Monday, October 6, 2008


Sun-god creator in the form of a scarab beetle.

The image of the scarab is almost synonymous with Ancient Egypt. The choice of an insect to convey one of the forms of the sun-god illustrates the keen eye of the Egyptian in observing nature and his imagination in trying to understand the universe. Khepri is the sun-god at dawn on the eastern horizon. His iconography is that of the scarab beetle (of which there are numerous varieties in Egypt) pushing the disk of the sun upwards from the Underworld to journey across the sky. In their own local environment the Egyptians would have noticed the scarabs busily rolling balls of dirt across the ground and translated this method of propulsion into an explanation of the sun’s circuit. However, the analogy did not stop there. Observing that out of the ball emerged a scarab, apparently spontaneously, it was logical to see the insect as Khepri – ‘he who is coming into being’, i.e. self-created of his own accord without undergoing the natural cycle of reproduction. The creator sun-god was therefore aptly manifest in the ‘scarabaeus sacer’ or dung beetle.

Inscriptional evidence for Khepri occurs in the pyramids of the Old Kingdom: a wish is expressed for the sun to come into being in its name of Khepri. The priesthood of the sun-god combined his different forms to assert that ATUMKhepri arises on the primeval mound in the mansion of the BENU in Heliopolis. Referring to the myth of the sun-god’s journey through the hours of night, Khepri is said to raise his beauty into the body of NUT the sky-goddess. From noticing the somewhat slimy consistency of the scarab beetle’s dirt-ball, the earth is made from the spittle coming from Khepri.

From about the Middle Kingdom representations of Khepri, as the ovoid scarab, regularly occur in three-dimensional form carved as the amuletic backing of seals. These scarabs, by implication, connect the wearer with the sun-god. The underside could be incised, not just with the titles and name of an official, but also with good-luck designs, deities and the names of royalty used for their protective power. Kings would use the undersides of large scarabs to commemorate specific events – Amenhotep III (Dynasty XVIII) has left a number of these news bulletins which inter alia give information on his prowess at lion hunting and celebrate the arrival of a Syrian princess into his harem. The scarab could form the bezel of a ring or be part of a necklace or bracelet – the tomb of Tutankhamun has provided us with splendid examples of scarabs made of semi-precious stones like lapis lazuli set in gold. One of the young king’s pectorals in particular stresses the dominance of Khepri the sun-god as well as being a masterpiece of the jeweller’s craft: in the centre of the design is a scarab carved from chalcedony combined with the wings and talons of the solar hawk, representing Khepri who, as controller of celestial motion, is shown here pushing the boat of the moon-eye.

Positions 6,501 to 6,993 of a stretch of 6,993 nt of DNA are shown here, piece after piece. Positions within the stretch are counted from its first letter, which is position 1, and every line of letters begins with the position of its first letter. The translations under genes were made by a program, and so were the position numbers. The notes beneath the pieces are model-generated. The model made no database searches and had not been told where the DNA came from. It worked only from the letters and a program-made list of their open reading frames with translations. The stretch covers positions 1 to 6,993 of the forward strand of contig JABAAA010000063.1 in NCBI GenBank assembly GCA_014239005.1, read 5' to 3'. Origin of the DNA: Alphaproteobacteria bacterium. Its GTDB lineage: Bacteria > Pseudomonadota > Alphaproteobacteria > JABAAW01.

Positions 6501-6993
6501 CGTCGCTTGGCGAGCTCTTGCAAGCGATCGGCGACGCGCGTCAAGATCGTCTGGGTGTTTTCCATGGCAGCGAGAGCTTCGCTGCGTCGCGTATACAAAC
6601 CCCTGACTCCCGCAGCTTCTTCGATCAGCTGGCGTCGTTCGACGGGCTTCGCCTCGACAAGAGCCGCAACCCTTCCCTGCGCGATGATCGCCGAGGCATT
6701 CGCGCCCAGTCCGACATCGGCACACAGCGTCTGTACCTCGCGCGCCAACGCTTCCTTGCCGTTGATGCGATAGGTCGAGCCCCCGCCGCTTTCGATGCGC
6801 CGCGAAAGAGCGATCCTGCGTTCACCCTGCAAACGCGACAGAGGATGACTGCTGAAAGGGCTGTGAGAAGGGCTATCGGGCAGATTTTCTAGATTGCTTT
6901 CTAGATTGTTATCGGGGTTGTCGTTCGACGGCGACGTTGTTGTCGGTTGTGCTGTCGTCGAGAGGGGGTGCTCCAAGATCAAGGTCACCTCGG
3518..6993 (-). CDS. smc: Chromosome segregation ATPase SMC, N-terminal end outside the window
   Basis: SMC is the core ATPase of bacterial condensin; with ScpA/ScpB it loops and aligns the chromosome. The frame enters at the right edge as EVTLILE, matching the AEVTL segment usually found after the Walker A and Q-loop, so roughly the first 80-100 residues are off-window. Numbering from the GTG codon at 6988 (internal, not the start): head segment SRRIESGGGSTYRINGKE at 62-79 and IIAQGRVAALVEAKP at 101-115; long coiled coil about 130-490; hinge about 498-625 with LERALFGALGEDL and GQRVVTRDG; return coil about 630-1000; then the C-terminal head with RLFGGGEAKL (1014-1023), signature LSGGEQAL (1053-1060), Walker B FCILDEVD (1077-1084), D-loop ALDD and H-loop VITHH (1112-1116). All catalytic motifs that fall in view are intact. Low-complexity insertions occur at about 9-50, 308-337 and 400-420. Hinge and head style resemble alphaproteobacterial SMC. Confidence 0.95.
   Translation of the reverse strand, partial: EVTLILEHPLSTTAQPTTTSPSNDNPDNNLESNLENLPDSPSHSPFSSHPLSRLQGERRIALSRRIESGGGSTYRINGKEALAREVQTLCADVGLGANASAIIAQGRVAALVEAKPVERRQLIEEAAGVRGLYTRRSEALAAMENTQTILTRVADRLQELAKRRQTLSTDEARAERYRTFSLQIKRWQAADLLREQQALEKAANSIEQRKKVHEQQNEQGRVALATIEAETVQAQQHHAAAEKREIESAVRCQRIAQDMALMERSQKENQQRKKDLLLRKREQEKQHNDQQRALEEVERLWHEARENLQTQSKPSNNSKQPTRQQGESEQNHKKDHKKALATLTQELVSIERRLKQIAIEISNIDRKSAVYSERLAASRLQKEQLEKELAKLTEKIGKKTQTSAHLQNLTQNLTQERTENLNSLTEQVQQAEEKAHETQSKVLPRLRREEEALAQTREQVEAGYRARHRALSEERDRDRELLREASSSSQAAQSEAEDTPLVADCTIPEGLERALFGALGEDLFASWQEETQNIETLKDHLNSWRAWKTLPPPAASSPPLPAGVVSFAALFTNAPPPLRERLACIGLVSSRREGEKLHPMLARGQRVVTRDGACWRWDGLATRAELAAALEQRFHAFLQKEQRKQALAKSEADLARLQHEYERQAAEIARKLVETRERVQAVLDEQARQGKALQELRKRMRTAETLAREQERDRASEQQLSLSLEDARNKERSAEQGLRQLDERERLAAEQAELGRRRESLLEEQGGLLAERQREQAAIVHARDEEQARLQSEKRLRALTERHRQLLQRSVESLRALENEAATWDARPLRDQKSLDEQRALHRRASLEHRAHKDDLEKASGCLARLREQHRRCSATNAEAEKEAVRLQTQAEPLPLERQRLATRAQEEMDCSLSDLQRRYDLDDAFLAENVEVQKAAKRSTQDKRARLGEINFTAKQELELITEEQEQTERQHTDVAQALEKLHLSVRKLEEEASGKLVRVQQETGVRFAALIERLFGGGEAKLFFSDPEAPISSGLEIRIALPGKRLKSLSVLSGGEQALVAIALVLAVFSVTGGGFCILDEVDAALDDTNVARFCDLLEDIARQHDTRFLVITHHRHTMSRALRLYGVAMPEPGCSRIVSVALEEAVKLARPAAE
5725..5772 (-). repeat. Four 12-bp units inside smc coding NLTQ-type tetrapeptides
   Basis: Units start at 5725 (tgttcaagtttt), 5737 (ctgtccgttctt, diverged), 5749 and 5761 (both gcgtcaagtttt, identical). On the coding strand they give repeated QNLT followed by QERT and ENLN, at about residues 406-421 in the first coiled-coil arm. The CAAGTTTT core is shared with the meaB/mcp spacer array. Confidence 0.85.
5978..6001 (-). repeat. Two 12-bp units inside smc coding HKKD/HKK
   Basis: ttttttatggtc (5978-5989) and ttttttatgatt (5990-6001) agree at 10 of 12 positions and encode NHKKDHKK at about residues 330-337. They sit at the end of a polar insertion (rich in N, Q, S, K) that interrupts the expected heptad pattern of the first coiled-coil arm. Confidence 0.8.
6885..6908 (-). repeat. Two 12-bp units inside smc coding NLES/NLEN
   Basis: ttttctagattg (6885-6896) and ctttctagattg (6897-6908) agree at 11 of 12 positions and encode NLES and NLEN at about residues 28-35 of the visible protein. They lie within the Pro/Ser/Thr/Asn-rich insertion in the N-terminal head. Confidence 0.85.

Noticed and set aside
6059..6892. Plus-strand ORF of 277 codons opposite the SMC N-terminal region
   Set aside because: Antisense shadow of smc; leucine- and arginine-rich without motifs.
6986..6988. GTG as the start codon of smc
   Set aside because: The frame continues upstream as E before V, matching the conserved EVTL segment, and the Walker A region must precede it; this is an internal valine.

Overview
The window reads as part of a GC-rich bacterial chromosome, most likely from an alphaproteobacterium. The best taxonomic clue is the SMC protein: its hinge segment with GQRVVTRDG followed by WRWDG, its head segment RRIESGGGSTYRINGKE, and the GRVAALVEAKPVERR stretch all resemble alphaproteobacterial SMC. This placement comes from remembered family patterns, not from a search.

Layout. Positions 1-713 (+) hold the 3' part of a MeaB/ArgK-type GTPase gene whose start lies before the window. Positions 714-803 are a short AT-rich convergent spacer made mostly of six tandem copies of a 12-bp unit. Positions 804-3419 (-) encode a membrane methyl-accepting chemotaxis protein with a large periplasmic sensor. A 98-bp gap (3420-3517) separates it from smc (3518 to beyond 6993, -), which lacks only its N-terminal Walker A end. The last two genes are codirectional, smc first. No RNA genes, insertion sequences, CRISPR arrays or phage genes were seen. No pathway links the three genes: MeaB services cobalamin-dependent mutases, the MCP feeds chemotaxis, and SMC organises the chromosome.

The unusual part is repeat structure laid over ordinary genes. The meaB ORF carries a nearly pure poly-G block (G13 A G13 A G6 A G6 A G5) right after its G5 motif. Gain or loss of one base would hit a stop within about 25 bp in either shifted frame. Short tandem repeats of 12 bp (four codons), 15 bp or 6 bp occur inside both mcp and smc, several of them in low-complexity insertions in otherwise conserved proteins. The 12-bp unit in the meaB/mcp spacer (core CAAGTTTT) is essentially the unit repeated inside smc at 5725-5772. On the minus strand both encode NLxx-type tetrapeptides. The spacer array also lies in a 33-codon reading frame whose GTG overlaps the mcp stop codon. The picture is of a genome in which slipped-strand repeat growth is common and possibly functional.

Paintings in funerary papyri show Khepri on a boat being lifted up by the god NUN, the primeval watery chaos. In some depictions Khepri coalesces with other conceptions of the sun-god to present the appearance of a ram-headed beetle. On a wall of the interior chamber in the tomb of Petosiris (fourth century BC) at Tuna el-Gebel, Khepri was carved quite naturalistically in low relief, painted lapis lazuli blue, wearing the ‘atef’ crown of OSIRIS. Less frequently Khepri could be shown as an anthropomorphic god to the shoulders with a full scarab beetle for a head. Bizarre as it might seem, the Egyptian artist has left some magnificent depictions of Khepri in this form – e.g. in the tomb of Nefertari (Dynasty XIX) in the Valley of the Queens.

Although relatively few examples are extant in museums or in Egypt, it seems likely that the major temples each possessed a colossal hard-stone statue of Khepri. Raised on a plinth, the scarab symbolised architecturally the concept that the temple was the site where the sun-god first emerged to begin the creation of the cosmos.

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